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Creating Frankenstein: The Impact of Saudi Export of Ultra-Conservatism in South Asia (Part 1)

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By James M. Dorsey
Introduction
Continued doubts about the longevity of the Saudi ruling family are fuelled by its Faustian bargain with Wahhabism - a conser vative, intolerant, discriminatory and anti-pluralistic interpretation of Islam.[1]
It is a bargain that has produced one of the largest dedicated public diplomacy campaigns in history.  Estimates of Saudi Arabia’s spending on support of ultra-conservative strands of Islam, including Wahhabism, Salafism and Deobandism, across the globe range from $70 to $100 billion. Saudi largesse funded fund mosques, Islamic schools and cultural institutions, and social services as well as the forging of close ties to non-Wahhabi Muslim leaders and intelligence agencies in various Muslim nations. In doing so, Saudi Arabia succeeded in turning s largely local Wahhabi and like-minded ultra-conservative Muslim worldviews into an influential force in Muslim nations and communities across the globe.[2]
The campaign is not simply a product of the mar…

Creating Frankenstein: The Impact of Saudi Export of Ultra-Conservatism in South Asia (Part 2)

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A Case in Point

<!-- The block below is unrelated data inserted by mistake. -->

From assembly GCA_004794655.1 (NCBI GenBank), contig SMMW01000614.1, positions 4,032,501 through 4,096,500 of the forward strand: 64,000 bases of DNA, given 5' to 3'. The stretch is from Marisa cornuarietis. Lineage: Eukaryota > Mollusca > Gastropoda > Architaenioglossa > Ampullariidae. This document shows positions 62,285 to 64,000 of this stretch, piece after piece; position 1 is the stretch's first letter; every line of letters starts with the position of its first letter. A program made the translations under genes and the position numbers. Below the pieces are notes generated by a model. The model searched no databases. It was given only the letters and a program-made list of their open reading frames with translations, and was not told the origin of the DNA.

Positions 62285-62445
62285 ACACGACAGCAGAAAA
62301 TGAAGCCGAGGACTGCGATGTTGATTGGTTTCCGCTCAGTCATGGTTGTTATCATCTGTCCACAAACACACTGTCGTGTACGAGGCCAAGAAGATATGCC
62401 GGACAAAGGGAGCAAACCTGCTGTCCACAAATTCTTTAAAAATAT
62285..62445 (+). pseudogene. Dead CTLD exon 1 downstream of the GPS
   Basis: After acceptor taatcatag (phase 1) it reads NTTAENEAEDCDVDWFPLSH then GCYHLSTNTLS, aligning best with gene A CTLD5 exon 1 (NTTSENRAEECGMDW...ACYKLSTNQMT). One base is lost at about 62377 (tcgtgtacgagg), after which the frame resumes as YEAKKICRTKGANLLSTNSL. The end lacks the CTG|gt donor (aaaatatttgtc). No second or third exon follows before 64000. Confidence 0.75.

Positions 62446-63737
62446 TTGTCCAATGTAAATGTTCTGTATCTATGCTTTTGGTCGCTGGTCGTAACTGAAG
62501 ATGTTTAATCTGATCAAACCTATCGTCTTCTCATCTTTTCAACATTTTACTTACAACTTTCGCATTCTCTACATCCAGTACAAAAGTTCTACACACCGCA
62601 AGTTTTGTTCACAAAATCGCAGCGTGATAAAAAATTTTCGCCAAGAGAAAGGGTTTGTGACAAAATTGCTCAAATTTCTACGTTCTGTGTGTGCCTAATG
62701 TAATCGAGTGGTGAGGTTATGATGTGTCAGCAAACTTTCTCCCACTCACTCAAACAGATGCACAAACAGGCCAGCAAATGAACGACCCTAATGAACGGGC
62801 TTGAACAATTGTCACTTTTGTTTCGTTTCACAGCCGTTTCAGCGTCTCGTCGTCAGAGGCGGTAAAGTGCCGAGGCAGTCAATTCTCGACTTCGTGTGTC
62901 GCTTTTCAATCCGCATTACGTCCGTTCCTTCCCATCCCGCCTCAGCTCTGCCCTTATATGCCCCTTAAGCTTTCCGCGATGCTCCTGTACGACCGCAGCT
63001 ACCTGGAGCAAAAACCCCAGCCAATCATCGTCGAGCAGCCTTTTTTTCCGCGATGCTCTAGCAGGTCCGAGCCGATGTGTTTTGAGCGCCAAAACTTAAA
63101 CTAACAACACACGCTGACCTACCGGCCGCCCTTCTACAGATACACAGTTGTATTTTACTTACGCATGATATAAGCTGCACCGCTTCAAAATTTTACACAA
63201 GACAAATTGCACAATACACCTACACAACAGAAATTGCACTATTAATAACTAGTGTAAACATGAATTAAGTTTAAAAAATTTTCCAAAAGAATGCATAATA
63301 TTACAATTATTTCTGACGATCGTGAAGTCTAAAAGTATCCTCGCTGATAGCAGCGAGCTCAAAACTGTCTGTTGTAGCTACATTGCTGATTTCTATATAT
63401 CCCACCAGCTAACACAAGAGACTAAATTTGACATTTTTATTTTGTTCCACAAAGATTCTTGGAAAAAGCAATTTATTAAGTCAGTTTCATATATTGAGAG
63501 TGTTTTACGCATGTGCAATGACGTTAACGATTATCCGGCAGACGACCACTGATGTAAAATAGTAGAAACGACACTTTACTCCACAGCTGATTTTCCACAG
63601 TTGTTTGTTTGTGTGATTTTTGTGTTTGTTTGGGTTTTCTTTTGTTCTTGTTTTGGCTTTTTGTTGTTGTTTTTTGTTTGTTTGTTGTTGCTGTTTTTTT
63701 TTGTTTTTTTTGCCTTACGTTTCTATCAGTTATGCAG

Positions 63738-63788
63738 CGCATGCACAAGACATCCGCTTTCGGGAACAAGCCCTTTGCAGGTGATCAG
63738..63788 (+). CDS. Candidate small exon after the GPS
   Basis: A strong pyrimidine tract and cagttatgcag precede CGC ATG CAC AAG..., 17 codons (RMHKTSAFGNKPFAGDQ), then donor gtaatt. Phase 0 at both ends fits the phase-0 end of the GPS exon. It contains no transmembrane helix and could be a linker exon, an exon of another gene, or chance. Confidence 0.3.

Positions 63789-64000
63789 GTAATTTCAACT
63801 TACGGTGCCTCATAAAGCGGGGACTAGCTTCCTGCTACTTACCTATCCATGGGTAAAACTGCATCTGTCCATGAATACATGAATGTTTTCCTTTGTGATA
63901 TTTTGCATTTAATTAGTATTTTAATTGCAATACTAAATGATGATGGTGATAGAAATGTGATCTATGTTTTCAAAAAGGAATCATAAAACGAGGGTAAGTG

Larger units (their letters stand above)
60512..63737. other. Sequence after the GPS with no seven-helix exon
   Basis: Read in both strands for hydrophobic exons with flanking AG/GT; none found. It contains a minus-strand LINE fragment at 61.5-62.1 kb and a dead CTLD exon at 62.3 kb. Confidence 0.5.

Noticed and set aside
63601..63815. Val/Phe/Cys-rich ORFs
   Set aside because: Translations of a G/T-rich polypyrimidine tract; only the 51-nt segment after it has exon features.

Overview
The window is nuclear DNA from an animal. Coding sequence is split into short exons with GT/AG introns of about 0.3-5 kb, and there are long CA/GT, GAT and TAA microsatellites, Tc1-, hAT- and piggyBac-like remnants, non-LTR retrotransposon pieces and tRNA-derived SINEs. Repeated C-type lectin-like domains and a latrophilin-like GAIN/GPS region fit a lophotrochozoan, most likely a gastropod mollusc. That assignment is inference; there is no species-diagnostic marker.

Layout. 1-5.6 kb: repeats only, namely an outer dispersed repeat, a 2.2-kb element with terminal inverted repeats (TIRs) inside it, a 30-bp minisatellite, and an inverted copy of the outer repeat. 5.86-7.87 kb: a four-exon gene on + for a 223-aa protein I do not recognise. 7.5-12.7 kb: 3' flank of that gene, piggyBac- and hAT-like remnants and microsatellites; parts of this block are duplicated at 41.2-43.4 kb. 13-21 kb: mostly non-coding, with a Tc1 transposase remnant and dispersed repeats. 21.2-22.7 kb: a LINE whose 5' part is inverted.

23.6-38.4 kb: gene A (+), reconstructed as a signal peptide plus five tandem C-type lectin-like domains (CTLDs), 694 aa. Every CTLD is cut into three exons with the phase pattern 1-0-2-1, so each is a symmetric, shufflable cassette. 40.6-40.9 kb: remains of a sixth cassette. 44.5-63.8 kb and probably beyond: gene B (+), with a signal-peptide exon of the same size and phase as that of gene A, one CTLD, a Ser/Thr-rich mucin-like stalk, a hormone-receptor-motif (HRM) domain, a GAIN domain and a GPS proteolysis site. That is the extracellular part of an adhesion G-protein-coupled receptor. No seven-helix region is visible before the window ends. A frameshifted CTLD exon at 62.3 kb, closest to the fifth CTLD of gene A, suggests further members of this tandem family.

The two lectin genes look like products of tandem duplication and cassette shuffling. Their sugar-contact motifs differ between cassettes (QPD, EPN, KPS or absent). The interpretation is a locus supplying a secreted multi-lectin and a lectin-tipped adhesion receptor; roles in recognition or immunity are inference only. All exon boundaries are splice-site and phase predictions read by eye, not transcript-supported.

The history of Tashfeen Malik is a case in point. Her experience and that of her family is indicative of the kind of tensions adherence to Wahhabism's narrow mindset can foster.  Malik moved with her parents to Saudi Arabia when she was a toddler. The two decades in Saudi Arabia persuaded the family to abandon their Sufi practices that included visiting shrines, honouring saints and enjoying Sufi trance music  - practices rejected by the kingdom's Wahhabism‎. The change sparked tensions with relatives in Pakistan, whom the Maliks accused in Wahhabi fashion of rejecting the oneness of God by revering saints. Syed Nisar Hussain Shah, an academic at Bahauddin Zakariya University in Malik’s native Pakistani town of Multan, whose madrassas are known as jihadist nurseries, where she studied Pharmacology, recalls Malik seeking assistance because her conservative norms clashed with more the comparatively more liberal values of her dormitory mates. “She told me, ‘my par…